[Edit 12/8/2017 — Welcome October 2017 FYLSX test takers! It seems CalBar status pages have been updated. If yours wasn’t, you probably didn’t pass. It’s Friday — go out, have a drink or four, and start studying again in a week or two. Tips are above, and, push that Follow button on the right side of the page! I’m finishing my 4th year and regularly blog about issues relating to law school that you’ll want to read…]
Last week I got confirmation that I passed (indeed, annihilated) the October 2016 California First Year Law Students’ Exam!
For those not in the know, this test, cutely dubbed the “Baby Bar,” is required for all California law students who are not in an ABA-accredited law school. As the ABA, being the grumpy old people that they are, refuses to accredit any online law schools, those like me and want to do law school while having a job (or traveling the world, raising a family, or whatever else makes you happy) are stuck taking the Baby Bar. The exam is taken after you’ve finished your first year. It is offered every June and October, and you must pass within 3 sittings for the exam (e.g., I finished my first year in November 2015, and therefore was required to pass either June 2016, October 2016, or June 2017). If you don’t pass, your law school studies are over until you do, and when you eventually pass, you can receive law school credit only for your first year.
The exam is 100 multiple choice questions and 4 essay questions, allegedly each representing half your grade, at the same difficulty level as the real Bar Exam. The only difference is that the real Bar Exam tests 12 subjects instead of the 3 on the Baby Bar: criminal law, tort law, and contract law. The nice thing about this is that you can use actual past Bar Exam questions as prep for the Baby Bar. The bad thing about this is the pass rate for the Baby Bar is typically in the range of 20% – 25% — the odds are against you from the start. And, the cost to take the exam including all fees is $777, plus travel to Los Angeles or San Francisco if you’re not local.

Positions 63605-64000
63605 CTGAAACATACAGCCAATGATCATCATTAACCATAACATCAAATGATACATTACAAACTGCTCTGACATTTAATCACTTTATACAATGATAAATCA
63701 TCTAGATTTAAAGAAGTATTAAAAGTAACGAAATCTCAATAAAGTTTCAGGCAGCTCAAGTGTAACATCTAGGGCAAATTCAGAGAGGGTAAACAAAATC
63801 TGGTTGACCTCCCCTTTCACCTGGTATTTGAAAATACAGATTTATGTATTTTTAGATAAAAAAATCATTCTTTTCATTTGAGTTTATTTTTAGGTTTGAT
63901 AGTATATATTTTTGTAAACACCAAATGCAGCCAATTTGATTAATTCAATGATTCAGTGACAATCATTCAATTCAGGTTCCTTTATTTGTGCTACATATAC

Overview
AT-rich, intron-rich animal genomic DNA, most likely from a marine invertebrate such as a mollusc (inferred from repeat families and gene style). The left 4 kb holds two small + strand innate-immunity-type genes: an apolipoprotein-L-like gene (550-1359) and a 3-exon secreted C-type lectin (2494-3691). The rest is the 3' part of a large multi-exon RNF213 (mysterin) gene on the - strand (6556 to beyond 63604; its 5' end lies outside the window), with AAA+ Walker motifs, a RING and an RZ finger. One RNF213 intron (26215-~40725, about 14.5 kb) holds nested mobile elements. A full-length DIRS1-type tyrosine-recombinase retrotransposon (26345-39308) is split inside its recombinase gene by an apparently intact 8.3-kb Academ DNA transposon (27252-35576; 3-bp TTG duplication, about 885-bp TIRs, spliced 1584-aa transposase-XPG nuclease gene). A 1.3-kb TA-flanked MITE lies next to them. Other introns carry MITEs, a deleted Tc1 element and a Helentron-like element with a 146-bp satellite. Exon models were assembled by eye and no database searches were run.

My First Attempt
In the spring, I was getting ready for the test and taking practice exams, and from what I could see, my scores were in the passing range. Confident, in June I went to Oakland and sat for the Baby Bar exam, which felt pretty good upon taking it. The exam takes 45 days to grade, and in early August I got my results: failed by 1 percentage point.
I was disappointed and a bit surprised (although with a pass rate of 20% – 25%, not passing the first time is not exactly unexpected), since all the practice exams said that I was doing great on the multiple choice and ok on the essays. When I reviewed the written score report, the answer became clear: the Bar’s curving of the exam effectively made the essays count significantly more than the multiple choice. My multiple choice received nearly a perfect score, but the bar examiners did not like my essays. This was frustrating since the State Bar specifically published that the sections would be given “equal weight:”
An applicant’s total score on the examination is the sum of an applicant’s converted scores on the multiple-choice and essay sections. This step gives these sections equal weight in determining the total score.
The State Bar lies!
I tried appealing my grade to the State Bar since it would clearly have been passing had they weighted equally as they had promised, but they wouldn’t hear it. So, it probably won’t surprise you, if you’re a long-time reader, that I’ll be filing a small lawsuit to get my exam fees back since the exam I was given was not the exam advertised. 🙂 But, I digress…
My Second Attempt
To fix my essay writing, I did two things: